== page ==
Perhaps one of the most important and most beneficial things to happen to us is that Scott’s parents, Bert and Shauna, offered to let us live in their in-law for the duration of the project. I can’t say enough complimentary things about those two. They’ve been extremely supportive and have inspired us from the get-go with their positive attitudes and generous spirits. We look forward to relying on their wisdom and support for the coming year and hope that we can, in some way make their lives better, in return. 

I’m not superstitious, but some mystical force is telling me that we are doing the right thing with this project. I don’t expect it, but I hope to continue reporting smooth seas and compliant planning department officials for many months to come.

The Man Approves

Tuesday, May 6, 2008

Just got word from our mortgage broker that our appraisal has been okay’d. That was the last hurdle between us and our loan. Apparently our appraisal was a little too optimistic considering the photos of the place. The underwriter took a deeper look and apparently judged that the value was indeed there. I guess that means that a total dump in Capitola is worth more than a five-bedroom ranch palace in Topeka. 

There have been a few times in my life where I’ve felt relief like this. Like passing the writing test to get in to grad school. It’s one of those things where a lot rides on one technicality, and even though I know that we’re gonna do good if we just get the chance, we can still get the thumbs down with little recourse. Kari has already given notice at her job; we told our landlord that we’d be out of our apartment by June 1; I’ve been slowly weening my clients off Western Freight. These are big moves for people that would be left in a major lurch without that loan money to build a house with. So, in a word, WHEW!


Monday, April 28, 2008

I’m chomping at the bit to get started on the house. I’ll be there May 1st (this Thursday) ripping out sections of the wall to see what condition the house is in. My very first permit is in my hand and allows me to do “investigative demolition” to determine the current condition of the structure and foundation. Seems weird that you’d need a permit to poke holes in your own wall. I mean, think about all the angry boyfriends who punch holes in their walls in fits of relationship stress. That’s $47.50 per jab, fellas.  

Word on the street (wall street, that is) is that we’ll get word on the loan tomorrow. This is really the big go or no-go moment. If the loan comes thru, then things will kick into really high gear. So far we’ve talked to the planning department in Capitola and they’ve given us good feedback about our plans. Now I need to draw up site, floor and landscaping plans to get the ball rolling on approval for the front addition. Additionally I need to draw up really detailed plans for the existing site modifications that we want to do. Those should get approved very quickly. The addition could take up to a six weeks to get approved. Kari and I are franticly working on different floor plans (I’ll post the finalists soon) but we need to dig into the walls and down to the foundation to check the current condition of the bones. That will determine how much gutting and replacement we’ll need to do. Reggie, aka The Pundit, our awesome contractor and quickly emerging friend, and all around nice guy, says that we’ll probably need to shore up the foundation around the perimeter in order to hold up the new roof. We may not absolutely need it, but it seems like the right thing to do for the long-term.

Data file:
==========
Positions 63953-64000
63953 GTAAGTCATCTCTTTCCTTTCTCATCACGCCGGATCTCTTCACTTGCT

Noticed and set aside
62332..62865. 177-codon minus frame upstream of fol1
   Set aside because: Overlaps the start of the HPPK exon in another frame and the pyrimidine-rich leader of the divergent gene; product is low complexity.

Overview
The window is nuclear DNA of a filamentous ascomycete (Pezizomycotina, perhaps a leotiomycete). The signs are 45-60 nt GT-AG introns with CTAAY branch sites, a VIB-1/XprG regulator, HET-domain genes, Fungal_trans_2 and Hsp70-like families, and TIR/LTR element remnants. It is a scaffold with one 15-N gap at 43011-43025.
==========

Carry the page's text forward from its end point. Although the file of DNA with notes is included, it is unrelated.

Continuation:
The Bad News Is…

Monday, April 28, 2008

The bad news is that housing prices are dropping like crazy. The bubble has burst and California housing prices are down 31 percent since their peak in April of 2007. The good news is that housing prices in Santa Cruz county are the fourth highest in twenty regions, behind South Santa Barbara, Santa Clara, and San Francisco Bay Area. Santa Cruz has also suffered the third smallest decline behind Santa Clara and the bay area. That tells me that state-wide, Santa Cruz is a desirable place to live. I hate to sound optimistic in this increasingly pessimistic landscape, but, well, I am. I don’t expect housing values to start climbing anytime soon, and I’m sure they’ll continue to fall as the shock wave of the credit crunch continues to propagate, but I think that of all places, Santa Cruz will be one of those more mildly shaken.

Speaking of pessimism, check out this link, where I found my data:

C.A.R. Median Home Prices Down 29% In March